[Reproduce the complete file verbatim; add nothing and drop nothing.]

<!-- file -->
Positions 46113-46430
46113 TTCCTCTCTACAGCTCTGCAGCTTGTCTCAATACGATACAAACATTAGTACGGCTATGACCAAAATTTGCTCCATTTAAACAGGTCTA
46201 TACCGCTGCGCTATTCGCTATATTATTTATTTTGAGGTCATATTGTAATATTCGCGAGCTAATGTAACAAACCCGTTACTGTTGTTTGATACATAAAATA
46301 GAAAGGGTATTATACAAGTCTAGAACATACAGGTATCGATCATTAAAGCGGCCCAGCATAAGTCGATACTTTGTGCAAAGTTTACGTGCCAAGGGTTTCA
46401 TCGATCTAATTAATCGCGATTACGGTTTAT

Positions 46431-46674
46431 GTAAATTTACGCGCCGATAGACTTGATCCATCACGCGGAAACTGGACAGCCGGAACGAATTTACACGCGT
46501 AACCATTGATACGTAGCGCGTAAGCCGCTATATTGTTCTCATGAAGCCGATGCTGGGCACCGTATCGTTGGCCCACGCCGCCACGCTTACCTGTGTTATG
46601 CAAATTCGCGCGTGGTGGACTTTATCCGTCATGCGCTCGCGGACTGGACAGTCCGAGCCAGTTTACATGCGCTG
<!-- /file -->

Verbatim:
Positions 46113-46430
46113 TTCCTCTCTACAGCTCTGCAGCTTGTCTCAATACGATACAAACATTAGTACGGCTATGACCAAAATTTGCTCCATTTAAACAGGTCTA
46201 TACCGCTGCGCTATTCGCTATATTATTTATTTTGAGGTCATATTGTAATATTCGCGAGCTAATGTAACAAACCCGTTACTGTTGTTTGATACATAAAATA
46301 GAAAGGGTATTATACAAGTCTAGAACATACAGGTATCGATCATTAAAGCGGCCCAGCATAAGTCGATACTTTGTGCAAAGTTTACGTGCCAAGGGTTTCA
46401 TCGATCTAATTAATCGCGATTACGGTTTAT

Positions 46431-46674
46431 GTAAATTTACGCGCCGATAGACTTGATCCATCACGCGGAAACTGGACAGCCGGAACGAATTTACACGCGT
46501 AACCATTGATACGTAGCGCGTAAGCCGCTATATTGTTCTCATGAAGCCGATGCTGGGCACCGTATCGTTGGCCCACGCCGCCACGCTTACCTGTGTTATG
46601 CAAATTCGCGCGTGGTGGACTTTATCCGTCATGCGCTCGCGGACTGGACAGTCCGAGCCAGTTTACATGCGCTG